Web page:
On the “Pie Lady of Pie Town” Facebook page, people love to give their o-pie-nions about their favorite pie or offer delightful little crumbs of pie stories. Here are a few:
Sarah: “As the Pie Lady of Oracle, my prime motivation is to offer excellent homemade pie to folks who think they don’t like pie (perhaps they’ve only had “store pie”), and turn them into pie fans! Having earned a reputation by earning my money for fiddle camp by selling homemade pies, I took my art another step by making 17 pies and distributing them by free will offering to my fellow musicians at Rocky Mt Fiddle camp last summer. We made over $400 for the scholarship fund! My favorite pies are Rhubarb, Blueberry and Cherry! Hooray for pie.”
Monica: “My daughter can’t tell her Great Aunts apart by looks, only by some of their actions/traits. So, Aunt Beth is The Pie Aunt because she always brings pies to family reunions.”
Nancy: “Chef Pierre was a famous pie company in Traverse City, Michigan. One summer I worked in a laundry, and met Mr. Pierre himself! I wanted to invest in the pie company (Pierre was handsome and charming), but my parents talked me into GM instead. Chef Pierre was later bought by a big company. And my GM investment? Well you know what happened to that!”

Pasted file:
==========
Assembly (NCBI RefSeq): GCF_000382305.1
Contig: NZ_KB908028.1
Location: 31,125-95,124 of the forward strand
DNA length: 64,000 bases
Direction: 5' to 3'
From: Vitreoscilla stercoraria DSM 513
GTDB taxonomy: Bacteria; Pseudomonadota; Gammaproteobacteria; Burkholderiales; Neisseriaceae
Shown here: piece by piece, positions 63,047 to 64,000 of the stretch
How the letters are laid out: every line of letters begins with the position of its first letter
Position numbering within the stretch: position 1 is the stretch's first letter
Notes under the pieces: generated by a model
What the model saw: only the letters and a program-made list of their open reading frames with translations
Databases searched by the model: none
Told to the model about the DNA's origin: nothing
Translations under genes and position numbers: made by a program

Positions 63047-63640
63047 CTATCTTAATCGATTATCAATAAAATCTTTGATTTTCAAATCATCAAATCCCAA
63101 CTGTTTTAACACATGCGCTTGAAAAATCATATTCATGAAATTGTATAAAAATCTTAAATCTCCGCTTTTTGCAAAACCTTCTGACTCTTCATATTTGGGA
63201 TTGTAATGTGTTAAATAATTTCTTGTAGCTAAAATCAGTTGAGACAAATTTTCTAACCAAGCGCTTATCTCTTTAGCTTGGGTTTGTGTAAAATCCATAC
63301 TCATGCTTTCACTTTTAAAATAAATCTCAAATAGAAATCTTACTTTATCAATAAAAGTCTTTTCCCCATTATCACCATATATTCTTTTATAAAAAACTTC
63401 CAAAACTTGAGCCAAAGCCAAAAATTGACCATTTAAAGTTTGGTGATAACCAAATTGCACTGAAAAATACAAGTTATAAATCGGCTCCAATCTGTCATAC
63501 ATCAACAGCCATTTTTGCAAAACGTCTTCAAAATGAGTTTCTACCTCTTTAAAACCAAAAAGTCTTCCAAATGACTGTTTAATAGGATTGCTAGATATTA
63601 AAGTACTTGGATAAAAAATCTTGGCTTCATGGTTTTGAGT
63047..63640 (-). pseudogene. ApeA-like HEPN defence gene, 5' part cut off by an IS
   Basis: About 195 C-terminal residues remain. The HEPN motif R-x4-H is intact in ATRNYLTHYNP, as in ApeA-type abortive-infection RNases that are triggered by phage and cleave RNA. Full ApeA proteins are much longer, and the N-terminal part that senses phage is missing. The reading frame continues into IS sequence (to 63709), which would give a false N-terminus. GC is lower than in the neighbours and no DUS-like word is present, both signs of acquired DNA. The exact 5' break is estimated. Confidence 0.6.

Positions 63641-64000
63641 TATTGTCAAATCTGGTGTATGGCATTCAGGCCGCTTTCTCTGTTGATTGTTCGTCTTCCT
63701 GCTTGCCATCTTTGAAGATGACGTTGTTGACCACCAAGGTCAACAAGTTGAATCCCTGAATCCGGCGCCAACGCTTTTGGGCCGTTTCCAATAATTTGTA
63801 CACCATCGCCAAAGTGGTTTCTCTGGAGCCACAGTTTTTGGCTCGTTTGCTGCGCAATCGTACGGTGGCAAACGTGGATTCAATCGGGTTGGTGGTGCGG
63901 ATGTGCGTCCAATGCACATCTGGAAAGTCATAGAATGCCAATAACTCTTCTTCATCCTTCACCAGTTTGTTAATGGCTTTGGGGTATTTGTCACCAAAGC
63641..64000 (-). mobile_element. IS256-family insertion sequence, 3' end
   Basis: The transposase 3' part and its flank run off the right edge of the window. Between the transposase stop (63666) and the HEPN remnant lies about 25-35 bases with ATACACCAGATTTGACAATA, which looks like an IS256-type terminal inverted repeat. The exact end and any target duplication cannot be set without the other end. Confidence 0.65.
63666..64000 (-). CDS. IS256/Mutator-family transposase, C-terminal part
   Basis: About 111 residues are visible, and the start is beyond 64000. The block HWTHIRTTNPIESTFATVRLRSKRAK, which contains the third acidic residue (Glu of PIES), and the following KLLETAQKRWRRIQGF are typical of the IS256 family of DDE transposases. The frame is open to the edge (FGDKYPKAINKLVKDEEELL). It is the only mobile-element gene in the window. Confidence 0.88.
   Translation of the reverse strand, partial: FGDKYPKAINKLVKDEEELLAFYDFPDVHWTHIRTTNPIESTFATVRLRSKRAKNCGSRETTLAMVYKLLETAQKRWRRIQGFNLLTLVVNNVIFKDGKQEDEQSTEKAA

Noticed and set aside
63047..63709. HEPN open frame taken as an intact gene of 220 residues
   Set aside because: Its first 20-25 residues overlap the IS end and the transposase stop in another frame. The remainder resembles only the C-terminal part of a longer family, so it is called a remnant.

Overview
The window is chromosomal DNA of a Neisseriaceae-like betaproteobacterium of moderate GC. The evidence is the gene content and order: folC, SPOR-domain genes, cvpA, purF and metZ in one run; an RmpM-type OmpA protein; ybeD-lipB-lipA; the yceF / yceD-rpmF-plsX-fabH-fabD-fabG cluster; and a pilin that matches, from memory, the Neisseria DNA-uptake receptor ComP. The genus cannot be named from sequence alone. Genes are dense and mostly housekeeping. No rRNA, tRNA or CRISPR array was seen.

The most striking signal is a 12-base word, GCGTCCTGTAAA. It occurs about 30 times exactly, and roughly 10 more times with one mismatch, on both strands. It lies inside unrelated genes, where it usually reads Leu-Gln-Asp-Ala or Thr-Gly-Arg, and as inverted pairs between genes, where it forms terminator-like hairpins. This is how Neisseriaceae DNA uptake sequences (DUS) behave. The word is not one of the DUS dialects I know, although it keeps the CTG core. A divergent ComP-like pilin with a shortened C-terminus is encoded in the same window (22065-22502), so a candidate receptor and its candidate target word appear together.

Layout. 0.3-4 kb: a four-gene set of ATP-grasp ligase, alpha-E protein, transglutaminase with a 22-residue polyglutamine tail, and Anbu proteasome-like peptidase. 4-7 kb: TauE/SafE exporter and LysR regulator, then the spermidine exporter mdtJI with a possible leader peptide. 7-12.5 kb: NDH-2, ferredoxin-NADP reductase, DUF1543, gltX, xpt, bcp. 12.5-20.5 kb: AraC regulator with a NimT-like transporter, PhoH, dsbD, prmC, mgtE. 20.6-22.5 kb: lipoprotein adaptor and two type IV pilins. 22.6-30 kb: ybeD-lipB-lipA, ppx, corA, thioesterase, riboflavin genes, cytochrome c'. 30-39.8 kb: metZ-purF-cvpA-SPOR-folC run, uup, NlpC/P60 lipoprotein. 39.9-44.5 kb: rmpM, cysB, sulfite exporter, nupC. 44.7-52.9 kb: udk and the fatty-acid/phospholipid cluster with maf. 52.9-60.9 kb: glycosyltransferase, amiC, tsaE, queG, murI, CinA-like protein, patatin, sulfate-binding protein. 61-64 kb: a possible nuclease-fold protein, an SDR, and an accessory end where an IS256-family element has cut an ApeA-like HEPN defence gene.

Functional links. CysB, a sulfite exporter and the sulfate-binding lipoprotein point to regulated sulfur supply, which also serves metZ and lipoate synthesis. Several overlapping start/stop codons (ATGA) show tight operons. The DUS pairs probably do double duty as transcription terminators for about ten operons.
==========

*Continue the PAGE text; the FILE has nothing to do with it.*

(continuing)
Rowdy: “My birthday has always been celebrated with coconut cream. My dad loves his apple pie with a slice of good cheddar and then there is my Mom’s chocolate meringue pie. My dad always calls the meringue “calf slobber” as only an old rancher would! For most of my youth, mom’s cream pies, lemon and chocolate were covered in a 4 inch high calf slobber. I still can’t get my meringues to rise that high or keep them from shrinking away from the crust.”
Peggy: “My mom rarely made any dessert other than pie…many birthday celebrations involved pie adorned with lighted birthday candles. I carried the tradition forward, making pie from scratch for my friends (and gaining new friends with every piece!). My best friend that I gained through pie making (crumb topped apple) eventually became my husband…and 27 years and untold number of pies later, we’re still celebrating with pie.”
Bonnie: “When I was a young girl, we lived in Missouri, out in the country. We had wild berries growing all over. Mom would send us out with a basket and tell us to fill it up and we would have wild berry pies for dessert.”
Bonnie, I have to comment on this. When I was young and would visit relatives in a small town in Pennsylvania, it was quite a different life from my life in Detroit. I was puzzled when my cousins and I were asked to pick raspberries for pie. Where I came from, raspberries, strawberries, blueberries, etc. came in little cardboard tubs from the man who drove around the streets selling fruit that he and his family picked. It was my first real recognition that food doesn’t magically appear on the table.